In 2024, a man and a woman will go to the moon, fulfilling the Artemis mission. Being the twin sister of Apollo, Artemis should take a woman to the Moon. After all, here on Earth, women are mostly seduced with the promise of it.
NASA is taking care of future communication during Artemis, and also the future communication between people living on Earth and the ones who will live on Mars. Such equipment is critical for sending astronauts to Mars and to create a Martian base that would abound with data that will need to be monitored at both ends, earthly and martian.
The Deep Space Network (DSN) is a 34-meter-wide antenna built in the middle of California desert, where the headquarters of NASA is. The new antenna’s name will be Deep Space Station-23 (DSS-23). It will take another two and a half years until it will be fully functional.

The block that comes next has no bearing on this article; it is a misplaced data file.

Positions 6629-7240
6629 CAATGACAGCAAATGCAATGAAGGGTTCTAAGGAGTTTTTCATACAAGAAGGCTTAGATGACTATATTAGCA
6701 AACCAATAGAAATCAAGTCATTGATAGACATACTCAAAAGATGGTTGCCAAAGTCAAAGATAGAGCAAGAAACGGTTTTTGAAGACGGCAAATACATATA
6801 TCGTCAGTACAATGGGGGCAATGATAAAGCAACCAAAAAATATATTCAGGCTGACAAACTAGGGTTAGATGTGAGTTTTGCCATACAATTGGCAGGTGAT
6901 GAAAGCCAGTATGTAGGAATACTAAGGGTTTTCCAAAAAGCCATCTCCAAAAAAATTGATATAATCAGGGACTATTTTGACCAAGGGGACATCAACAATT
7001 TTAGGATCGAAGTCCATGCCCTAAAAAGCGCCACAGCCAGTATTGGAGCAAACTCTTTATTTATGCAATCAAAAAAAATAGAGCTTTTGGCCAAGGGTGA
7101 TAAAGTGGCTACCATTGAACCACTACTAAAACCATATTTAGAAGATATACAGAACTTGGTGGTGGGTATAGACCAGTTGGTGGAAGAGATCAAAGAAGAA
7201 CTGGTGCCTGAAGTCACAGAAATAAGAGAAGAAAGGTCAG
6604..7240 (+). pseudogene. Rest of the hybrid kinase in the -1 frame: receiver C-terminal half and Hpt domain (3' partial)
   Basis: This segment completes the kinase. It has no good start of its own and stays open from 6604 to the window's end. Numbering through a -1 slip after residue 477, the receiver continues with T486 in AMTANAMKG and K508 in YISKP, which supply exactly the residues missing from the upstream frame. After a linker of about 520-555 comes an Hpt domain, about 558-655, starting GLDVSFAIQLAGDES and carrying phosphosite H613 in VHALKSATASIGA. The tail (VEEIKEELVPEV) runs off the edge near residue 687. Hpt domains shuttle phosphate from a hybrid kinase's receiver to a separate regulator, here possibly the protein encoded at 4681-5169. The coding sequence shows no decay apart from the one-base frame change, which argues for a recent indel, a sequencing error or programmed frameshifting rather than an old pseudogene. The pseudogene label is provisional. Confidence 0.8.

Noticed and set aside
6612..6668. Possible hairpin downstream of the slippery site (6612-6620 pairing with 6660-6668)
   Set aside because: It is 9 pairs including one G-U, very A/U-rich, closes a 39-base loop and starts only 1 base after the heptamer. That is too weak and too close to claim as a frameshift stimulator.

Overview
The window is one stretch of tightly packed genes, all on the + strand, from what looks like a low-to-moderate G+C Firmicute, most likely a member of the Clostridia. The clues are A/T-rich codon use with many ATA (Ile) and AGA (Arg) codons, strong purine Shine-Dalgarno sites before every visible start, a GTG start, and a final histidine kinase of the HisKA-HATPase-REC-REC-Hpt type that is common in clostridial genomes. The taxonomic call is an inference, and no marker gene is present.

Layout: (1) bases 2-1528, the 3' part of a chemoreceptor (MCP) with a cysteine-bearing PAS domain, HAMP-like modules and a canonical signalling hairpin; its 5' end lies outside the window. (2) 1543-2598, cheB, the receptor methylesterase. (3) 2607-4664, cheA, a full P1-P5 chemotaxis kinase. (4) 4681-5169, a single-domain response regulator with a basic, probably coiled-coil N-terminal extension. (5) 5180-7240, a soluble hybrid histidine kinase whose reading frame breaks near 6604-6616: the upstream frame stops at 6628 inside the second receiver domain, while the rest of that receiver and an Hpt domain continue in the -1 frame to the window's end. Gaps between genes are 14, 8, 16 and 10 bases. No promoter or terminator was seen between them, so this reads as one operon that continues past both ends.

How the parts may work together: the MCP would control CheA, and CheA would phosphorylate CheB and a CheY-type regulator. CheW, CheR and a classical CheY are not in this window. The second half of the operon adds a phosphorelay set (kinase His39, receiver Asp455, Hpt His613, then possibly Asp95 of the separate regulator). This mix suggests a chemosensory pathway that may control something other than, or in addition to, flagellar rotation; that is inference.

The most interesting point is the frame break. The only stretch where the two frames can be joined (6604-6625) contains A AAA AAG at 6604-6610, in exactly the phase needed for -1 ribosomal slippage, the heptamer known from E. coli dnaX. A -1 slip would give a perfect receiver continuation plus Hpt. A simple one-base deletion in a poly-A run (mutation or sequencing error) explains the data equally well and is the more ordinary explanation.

With it, there are thirteen DSN’s antennas altogether. It is the fifth of six currently planned antennas to enable science and space exploration.
NASA Plans For Improved Communications Between Earth and Mars
DSS-23 will function as a radio antenna, and it will also be specially equipped for lasers beamed from distant spacecraft. This will improve the data rate from Mars for about ten times.
Although lasers have an inherent vice when it comes to clouds, NASA reassured the concerns: the new dish is set in the Gladstone desert. Having a humid subtropical climate, it has at least eight months with a mean temperature above 10 °C (50 °F), so the chances are that 60% of the year, clouds are not a menace.
As exploration expands, so does the communication system. Clustered in Goldstone (California), Madrid (Spain), and Canberra (Australia), the Deep Space Network is similar to a phone line, keeping Earth connected to spacecraft sent in outer space.
In a few years, by the time DSS-23 will be ready to prove itself, tests will also be possible. Psyche is an orbiter that will carry an experimental laser communications terminal and will be able to communicate with the new antenna.